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Western University researchers unlock potential 'cure' for ALS

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New research out of London, Ont.’s Western University is shedding light on a potential cure for ALS, in which the targeting of the interaction between two proteins can halt or fully reverse the disease’s progression.

According to a news release from Western University on Monday, a team of researchers, led by Dr. Michael Strong, have discovered a potential path toward a cure for amyotrophic lateral sclerosis, also known as ALS.

“As a doctor, it’s been so important for me to be able to sit down with a patient or their family and say to them, ‘We’re trying to stop this disease,’" said Strong, Arthur J Hudson Chair in ALS research at Western’s Schulich School of Medicine & Dentistry.

 

The discovery

Published in the journal Brain, Strong’s team discovered that targeting an interaction between two proteins present in ALS-impacted nerve cells can halt or even fully reverse the progression of the disease.

“Importantly, this interaction could be key to unlocking a treatment not just for ALS but also for other related neurological conditions, like frontotemporal dementia,” said Strong. “It is a game changer.”

According to the study, in nearly all ALS patients, a protein called TDP-43 is responsible for forming abnormal clumps within cells, which causes cell death. In recent years, Strong’s team discovered a second protein, called RGNEF, with functions that are opposite to TDP-43.

The team’s research identified a specific fragment of the RGNEF protein -- named NF242 -- that can “mitigate the toxic effects of the ALS-causing protein.”

As a result, the researchers discovered that when the two proteins interact with each other, the toxicity of the ALS-causing protein is removed, which significantly reduces damage to the nerve cell and therefore prevents its death.

After 30 years of his life working on ALS research with various teams, Strong is confident in what the future holds as a result of the new discovery not just for the treatment of ALS, but for other neurodegenerative diseases.

“I think we can reasonably look at this and say, ‘This is swinging for the bleachers,’ we think in three to five years, we might be looking at something [ALS] that might be cured,” said Strong. “We can, in an experimental model, significantly either completely abolish the [ALS] disease process. Or, in another one do a significant job of slowing it down and changing the course of the disease.”

Dr. Micheal Strong is points to a picture of a mouse genetically modified to have the pathology of ALS. The mouse died within weeks. In the next two photos is the sister of the same mouse, whereas Lucy was also given the same gene modifications, but with new protein treatments continued to be healthy. (Sean Irvine/CTV News London)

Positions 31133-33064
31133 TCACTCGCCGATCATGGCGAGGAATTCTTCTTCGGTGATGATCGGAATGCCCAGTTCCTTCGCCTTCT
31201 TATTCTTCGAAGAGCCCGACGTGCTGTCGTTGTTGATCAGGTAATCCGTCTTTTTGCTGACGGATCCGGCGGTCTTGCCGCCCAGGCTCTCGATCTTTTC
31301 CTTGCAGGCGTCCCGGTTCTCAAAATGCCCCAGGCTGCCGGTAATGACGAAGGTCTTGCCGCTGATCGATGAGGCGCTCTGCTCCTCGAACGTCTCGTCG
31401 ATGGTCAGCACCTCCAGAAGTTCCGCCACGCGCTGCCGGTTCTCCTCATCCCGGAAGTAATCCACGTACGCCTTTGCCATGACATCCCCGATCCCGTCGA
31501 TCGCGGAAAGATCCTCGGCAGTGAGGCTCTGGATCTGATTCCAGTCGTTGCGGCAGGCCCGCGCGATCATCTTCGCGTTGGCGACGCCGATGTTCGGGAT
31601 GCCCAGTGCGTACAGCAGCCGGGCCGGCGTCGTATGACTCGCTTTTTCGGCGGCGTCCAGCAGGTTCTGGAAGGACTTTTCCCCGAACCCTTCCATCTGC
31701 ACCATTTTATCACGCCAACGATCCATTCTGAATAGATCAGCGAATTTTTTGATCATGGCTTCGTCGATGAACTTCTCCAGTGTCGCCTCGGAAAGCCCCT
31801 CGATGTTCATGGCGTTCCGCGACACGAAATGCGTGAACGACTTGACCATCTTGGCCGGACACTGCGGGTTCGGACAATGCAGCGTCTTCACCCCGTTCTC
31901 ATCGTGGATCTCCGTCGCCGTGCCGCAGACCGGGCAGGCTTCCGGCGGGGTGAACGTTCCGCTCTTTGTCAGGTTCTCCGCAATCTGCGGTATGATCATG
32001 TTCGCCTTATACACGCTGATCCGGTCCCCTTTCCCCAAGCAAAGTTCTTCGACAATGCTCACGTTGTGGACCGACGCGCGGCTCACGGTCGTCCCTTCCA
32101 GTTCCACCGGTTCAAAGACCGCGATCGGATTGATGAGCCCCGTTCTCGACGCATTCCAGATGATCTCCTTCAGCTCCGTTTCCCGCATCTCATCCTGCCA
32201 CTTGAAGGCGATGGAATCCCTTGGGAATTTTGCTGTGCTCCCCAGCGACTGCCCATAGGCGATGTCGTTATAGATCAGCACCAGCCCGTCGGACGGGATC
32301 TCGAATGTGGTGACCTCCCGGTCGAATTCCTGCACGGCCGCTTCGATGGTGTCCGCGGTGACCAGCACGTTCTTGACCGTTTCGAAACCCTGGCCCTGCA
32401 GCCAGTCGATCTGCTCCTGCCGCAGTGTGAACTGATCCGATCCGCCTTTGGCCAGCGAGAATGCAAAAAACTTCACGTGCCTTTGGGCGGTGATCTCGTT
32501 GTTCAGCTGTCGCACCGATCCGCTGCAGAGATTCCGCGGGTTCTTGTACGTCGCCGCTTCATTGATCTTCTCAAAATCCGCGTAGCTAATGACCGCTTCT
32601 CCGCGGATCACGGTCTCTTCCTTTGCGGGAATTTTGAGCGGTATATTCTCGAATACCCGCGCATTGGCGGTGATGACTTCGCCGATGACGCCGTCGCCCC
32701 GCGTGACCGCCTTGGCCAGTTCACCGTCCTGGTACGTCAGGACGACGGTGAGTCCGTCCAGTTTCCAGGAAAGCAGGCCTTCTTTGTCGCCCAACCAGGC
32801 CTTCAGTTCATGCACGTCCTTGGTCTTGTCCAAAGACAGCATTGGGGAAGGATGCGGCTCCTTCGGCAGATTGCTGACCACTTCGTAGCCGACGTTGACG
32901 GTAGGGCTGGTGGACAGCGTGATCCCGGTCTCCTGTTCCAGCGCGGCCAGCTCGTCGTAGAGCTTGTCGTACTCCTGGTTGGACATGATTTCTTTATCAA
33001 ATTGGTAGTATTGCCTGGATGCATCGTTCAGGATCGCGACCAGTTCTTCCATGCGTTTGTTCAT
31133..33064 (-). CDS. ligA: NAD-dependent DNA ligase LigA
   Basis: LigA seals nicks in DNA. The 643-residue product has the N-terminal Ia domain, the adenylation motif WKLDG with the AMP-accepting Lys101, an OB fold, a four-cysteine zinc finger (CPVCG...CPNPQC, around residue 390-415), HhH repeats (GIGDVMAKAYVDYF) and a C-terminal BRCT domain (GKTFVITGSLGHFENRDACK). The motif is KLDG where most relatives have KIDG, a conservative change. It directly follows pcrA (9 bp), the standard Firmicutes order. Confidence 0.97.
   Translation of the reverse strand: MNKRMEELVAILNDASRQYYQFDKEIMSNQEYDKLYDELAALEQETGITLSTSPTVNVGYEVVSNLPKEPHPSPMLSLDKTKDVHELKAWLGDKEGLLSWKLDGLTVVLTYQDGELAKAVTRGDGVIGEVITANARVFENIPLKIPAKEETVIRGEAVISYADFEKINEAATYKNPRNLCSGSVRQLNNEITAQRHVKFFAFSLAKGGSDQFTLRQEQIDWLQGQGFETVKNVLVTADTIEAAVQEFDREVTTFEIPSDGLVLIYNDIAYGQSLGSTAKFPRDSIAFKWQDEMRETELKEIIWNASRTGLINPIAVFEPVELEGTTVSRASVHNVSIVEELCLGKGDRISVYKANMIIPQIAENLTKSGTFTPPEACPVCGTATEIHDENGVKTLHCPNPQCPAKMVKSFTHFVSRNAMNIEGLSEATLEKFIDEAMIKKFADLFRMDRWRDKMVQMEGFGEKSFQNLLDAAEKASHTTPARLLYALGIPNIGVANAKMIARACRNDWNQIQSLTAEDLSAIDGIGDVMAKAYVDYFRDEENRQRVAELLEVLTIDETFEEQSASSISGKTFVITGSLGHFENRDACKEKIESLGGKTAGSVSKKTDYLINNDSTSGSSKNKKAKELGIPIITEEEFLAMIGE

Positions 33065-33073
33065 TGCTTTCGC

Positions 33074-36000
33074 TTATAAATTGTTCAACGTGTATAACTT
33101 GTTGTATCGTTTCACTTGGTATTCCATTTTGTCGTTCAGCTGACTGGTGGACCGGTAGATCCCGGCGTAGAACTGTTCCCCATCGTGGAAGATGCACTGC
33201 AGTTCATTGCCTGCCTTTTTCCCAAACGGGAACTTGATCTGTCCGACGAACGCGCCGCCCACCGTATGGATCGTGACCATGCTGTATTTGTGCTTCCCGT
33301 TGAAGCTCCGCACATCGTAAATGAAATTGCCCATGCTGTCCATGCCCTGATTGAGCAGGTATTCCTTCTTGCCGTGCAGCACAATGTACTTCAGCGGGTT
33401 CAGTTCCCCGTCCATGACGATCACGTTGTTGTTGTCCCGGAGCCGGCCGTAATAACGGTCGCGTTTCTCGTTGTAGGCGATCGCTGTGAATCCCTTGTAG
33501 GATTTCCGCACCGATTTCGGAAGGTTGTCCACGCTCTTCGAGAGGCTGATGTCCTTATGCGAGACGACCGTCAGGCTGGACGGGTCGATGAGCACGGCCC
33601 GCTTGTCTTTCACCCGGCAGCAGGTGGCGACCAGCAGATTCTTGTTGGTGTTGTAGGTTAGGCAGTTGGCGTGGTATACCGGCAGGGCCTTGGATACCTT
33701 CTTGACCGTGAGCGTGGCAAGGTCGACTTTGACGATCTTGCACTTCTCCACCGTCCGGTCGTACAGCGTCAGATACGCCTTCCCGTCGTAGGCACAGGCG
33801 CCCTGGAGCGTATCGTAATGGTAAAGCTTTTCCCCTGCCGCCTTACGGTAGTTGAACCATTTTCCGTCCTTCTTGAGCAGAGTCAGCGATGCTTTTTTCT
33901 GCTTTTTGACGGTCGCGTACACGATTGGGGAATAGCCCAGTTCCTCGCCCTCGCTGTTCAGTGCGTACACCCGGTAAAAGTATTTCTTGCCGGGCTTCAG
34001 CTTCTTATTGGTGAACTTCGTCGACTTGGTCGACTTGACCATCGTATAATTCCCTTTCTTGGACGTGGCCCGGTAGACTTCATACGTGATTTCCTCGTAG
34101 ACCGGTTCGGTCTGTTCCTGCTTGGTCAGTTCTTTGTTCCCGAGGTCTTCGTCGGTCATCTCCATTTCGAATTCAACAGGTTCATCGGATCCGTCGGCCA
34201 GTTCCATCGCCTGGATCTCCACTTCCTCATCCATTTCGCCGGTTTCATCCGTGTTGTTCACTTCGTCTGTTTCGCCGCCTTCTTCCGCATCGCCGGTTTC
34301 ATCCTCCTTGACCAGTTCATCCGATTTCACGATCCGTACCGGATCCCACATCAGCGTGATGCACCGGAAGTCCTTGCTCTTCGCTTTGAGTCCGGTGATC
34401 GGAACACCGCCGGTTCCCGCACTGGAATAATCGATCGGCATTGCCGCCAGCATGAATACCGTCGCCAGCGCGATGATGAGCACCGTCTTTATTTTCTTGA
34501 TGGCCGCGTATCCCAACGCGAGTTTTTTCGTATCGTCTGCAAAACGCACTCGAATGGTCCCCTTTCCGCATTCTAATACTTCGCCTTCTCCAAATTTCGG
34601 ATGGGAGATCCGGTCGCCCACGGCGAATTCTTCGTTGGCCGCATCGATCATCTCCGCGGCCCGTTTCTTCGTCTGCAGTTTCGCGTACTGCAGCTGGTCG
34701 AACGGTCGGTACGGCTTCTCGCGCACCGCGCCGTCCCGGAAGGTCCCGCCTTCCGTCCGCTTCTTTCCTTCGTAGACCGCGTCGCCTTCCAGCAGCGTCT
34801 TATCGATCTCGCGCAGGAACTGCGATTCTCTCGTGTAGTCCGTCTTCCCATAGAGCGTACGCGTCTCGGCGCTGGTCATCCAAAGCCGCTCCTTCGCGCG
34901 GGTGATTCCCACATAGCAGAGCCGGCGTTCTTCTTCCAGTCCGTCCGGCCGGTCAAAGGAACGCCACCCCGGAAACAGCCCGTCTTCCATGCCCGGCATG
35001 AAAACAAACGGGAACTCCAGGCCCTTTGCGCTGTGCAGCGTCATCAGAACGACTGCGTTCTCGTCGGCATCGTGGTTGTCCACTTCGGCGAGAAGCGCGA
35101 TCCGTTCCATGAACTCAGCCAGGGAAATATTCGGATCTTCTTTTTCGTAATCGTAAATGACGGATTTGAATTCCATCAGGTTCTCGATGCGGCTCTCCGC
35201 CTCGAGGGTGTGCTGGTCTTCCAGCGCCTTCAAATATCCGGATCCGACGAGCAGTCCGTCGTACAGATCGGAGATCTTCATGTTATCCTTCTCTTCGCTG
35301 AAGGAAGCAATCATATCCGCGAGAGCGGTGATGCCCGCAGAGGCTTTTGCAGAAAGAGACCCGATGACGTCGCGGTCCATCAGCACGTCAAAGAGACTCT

How researchers got here

The light bulb moment in Strong’s research came seven years ago when the team was working with fruit flies. Flies that were genetically modified to have the pathology of ALS died within 10 to 14 days, whereas a fly typically has a lifecycle of 70 to 80 days.

Those flies with the new pathway Strong said had a longer lifespan, improved motor functions and their nerve cells were protected from degeneration.

The next step in research was using mice, where a mouse named Lucy who had been genetically modified to have ALS was given both treatments.

Her sister did not receive the treatment and died, whereas Lucy lived through experimentation and according to Strong was “doing fine.”

“Best results I’ve ever seen from an animal model,” he said.

 

What is ALS?

Also known as Lou Gehrig’s disease, ALS is a debilitating neurodegenerative condition that progressively impairs nerve cells responsible for muscle control, leading to muscle wastage, paralysis and death, according to Western.

The average life expectancy of an ALS patient post-diagnosis is two to five years.

Due to the complex nature of the disease, there are no effective forms of therapy that can prevent its progression.

Dr. Michael Strong is pictured at London, Ont.'s Western University on May 13, 2024. (Sean Irvine/CTV News London)

 

A ‘gift’ for ALS research

The announcement was made ahead of ALS Awareness Month in Canada.

Also included in Monday’s announcement was a $10 million donation over the next five years from the Temerty Foundation.

Established by Jim Temerty, founder of Northland Power Inc., and Louise Arcand Temerty, the funding will help with the next steps of bringing the newfound treatment to ALS patients.

“Finding an effective treatment for ALS would mean so much to people living with this terrible disease and to their loved ones,” said James Temerty. “Western is pushing the frontiers of ALS knowledge, and we are excited for the opportunity to contribute to the next phase of this groundbreaking research.”

Strong and his team have set a goal to bring their potential treatment to human clinical trials within the next three to five years, “a mission that is fueled by the new gift from the Temerty Foundation,” Western said.

Strong is very cautionary, but if things progress he expects a “cure” is not far off.

“It’s been 30 years of work to get here; 30 years of looking after families and patients and their loved ones, when all we had was hope. This gives us reason to believe we’ve discovered a path to treatment," he said.

-- With files from CTV News London's Sean Irvine

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